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[shrap-nl] /ˈʃræp nl/
  1. a hollow projectile containing bullets or the like and a bursting charge, designed to explode before reaching the target, and to set free a shower of missiles.
  2. such projectiles collectively.
shell fragments.
Origin of shrapnel
1800-10; named after Henry Shrapnel (1761-1842), English army officer, its inventor Unabridged
Based on the Random House Dictionary, © Random House, Inc. 2015.
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Examples from the web for shrapnel
  • Each time someone questioned her about a term or some shrapnel of jargon, she offered a brief, lucid explanation.
  • The pipes themselves were less lucky, injured by shrapnel as he dived into a ditch.
  • The final frontier is littered with dead spacecraft and shrapnel.
  • Instead of rocks in a landslide, think of the runaway electrons as shrapnel tearing up a path through the storm cloud.
  • Flying bullets and shrapnel rendered firefighters powerless.
  • The blood is swirled and splattered in distinct, organic patterns, making artwork that resembles galactic shrapnel.
  • Same thing that the guys getting pummeled by shrapnel were doing up here.
  • With dozens of bullet and shrapnel wounds, he knew he was lucky to have survived.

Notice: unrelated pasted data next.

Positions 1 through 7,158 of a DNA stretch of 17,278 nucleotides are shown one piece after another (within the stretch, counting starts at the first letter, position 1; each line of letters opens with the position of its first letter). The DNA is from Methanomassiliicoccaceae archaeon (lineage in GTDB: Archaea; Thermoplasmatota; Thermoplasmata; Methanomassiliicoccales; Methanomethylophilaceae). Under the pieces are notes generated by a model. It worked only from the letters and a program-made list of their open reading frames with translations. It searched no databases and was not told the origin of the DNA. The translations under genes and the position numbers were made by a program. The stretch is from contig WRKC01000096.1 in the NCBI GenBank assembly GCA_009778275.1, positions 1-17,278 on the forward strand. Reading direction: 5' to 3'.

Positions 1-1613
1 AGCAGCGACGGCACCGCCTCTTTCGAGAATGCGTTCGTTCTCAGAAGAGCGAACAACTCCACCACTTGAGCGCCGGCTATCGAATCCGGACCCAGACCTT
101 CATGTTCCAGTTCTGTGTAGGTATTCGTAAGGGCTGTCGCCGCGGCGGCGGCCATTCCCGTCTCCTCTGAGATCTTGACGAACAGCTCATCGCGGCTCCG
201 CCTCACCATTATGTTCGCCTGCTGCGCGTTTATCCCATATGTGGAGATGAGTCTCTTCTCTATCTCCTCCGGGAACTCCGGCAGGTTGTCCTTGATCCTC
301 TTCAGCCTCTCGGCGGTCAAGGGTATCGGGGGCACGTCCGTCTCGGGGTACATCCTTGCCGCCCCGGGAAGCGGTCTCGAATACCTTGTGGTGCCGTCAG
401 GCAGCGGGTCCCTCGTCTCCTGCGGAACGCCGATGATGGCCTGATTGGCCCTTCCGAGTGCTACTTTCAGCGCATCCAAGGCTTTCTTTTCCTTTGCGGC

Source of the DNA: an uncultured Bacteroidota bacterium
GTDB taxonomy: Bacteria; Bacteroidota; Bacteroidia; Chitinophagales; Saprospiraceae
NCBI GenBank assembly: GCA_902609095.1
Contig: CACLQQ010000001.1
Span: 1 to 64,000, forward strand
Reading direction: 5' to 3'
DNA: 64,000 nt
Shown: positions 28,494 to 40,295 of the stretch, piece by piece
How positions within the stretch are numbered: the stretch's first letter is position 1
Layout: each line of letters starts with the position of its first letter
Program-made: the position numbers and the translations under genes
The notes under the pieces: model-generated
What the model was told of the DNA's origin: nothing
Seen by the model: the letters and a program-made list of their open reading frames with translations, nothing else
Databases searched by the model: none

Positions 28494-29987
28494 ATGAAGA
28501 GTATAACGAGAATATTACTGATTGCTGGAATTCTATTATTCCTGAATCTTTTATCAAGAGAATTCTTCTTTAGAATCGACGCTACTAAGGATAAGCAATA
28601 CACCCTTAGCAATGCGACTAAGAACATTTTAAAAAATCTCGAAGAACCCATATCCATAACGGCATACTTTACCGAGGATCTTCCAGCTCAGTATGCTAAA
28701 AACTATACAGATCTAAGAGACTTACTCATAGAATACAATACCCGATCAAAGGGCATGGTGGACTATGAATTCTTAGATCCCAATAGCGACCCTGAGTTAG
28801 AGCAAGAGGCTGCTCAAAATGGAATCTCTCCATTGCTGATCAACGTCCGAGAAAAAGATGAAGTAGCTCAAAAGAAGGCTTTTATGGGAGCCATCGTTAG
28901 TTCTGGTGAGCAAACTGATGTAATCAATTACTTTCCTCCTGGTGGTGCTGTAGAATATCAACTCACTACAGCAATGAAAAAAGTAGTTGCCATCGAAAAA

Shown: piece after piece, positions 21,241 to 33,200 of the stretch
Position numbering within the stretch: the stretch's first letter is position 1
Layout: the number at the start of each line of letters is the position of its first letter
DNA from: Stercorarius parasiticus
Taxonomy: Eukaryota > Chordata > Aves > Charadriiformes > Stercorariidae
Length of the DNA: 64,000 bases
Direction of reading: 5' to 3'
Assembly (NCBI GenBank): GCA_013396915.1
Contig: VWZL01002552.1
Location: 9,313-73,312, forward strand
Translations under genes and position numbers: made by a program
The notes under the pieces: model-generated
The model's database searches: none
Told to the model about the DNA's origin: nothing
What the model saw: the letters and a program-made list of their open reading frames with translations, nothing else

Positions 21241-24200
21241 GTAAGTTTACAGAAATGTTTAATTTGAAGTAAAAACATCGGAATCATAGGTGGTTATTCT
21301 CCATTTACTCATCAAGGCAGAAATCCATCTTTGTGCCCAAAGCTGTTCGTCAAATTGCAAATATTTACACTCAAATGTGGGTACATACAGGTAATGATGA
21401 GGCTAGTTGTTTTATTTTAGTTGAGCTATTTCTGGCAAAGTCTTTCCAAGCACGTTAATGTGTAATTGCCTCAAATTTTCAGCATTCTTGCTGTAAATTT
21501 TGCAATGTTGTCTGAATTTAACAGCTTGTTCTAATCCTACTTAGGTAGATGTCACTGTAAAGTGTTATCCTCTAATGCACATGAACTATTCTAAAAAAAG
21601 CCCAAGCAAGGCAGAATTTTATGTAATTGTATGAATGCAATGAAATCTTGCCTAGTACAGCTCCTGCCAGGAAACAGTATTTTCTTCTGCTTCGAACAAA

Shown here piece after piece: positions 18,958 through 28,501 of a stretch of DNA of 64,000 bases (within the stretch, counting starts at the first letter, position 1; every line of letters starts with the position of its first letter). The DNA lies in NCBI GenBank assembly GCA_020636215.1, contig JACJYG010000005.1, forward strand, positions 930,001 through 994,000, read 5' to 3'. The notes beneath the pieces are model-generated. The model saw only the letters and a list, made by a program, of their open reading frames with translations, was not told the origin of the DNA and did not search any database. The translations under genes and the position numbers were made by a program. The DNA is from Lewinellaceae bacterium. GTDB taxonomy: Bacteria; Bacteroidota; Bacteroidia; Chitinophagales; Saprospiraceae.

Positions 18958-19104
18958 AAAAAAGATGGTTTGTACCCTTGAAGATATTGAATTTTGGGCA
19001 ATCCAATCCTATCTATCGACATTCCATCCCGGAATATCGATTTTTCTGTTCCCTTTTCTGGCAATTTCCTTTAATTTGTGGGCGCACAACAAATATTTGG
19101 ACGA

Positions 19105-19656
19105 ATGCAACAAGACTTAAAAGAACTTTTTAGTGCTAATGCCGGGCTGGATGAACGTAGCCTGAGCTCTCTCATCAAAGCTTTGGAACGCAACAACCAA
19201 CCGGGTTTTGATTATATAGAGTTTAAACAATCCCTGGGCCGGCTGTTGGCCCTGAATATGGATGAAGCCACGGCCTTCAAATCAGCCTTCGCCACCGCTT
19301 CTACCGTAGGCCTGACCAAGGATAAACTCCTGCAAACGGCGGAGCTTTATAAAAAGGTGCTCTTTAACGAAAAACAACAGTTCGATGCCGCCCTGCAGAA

• The trick is to either grab shrapnel or coax it toward the planet, where it will burn up in the atmosphere.
  • Ever since, other satellites have had to be moved periodically to avoid the shrapnel.
British Dictionary definitions for shrapnel


  1. a projectile containing a number of small pellets or bullets exploded before impact
  2. such projectiles collectively
fragments from this or any other type of shell
Word Origin
C19: named after H. Shrapnel (1761–1842), English army officer, who invented it
Collins English Dictionary - Complete & Unabridged 2012 Digital Edition
© William Collins Sons & Co. Ltd. 1979, 1986 © HarperCollins
Publishers 1998, 2000, 2003, 2005, 2006, 2007, 2009, 2012
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Word Origin and History for shrapnel

1806, from Gen. Henry Shrapnel (1761-1842), who invented a type of exploding, fragmenting shell when he was a lieutenant in the Royal Artillery during the Peninsular War. The invention consisted of a hollow cannon ball, filled with shot, which burst in mid-air; his name for it was spherical case ammunition. Sense of "shell fragments" is first recorded 1940. The surname is attested from 13c., and is believed to be a metathesized form of Charbonnel, a diminutive form of Old French charbon "charcoal," in reference to complexion, hair color, or some other quality.

Online Etymology Dictionary, © 2010 Douglas Harper
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Slang definitions & phrases for shrapnel



An obnoxious patient

[1970s+ Medical; fr subhuman piece of shit]

The Dictionary of American Slang, Fourth Edition by Barbara Ann Kipfer, PhD. and Robert L. Chapman, Ph.D.
Copyright (C) 2007 by HarperCollins Publishers.
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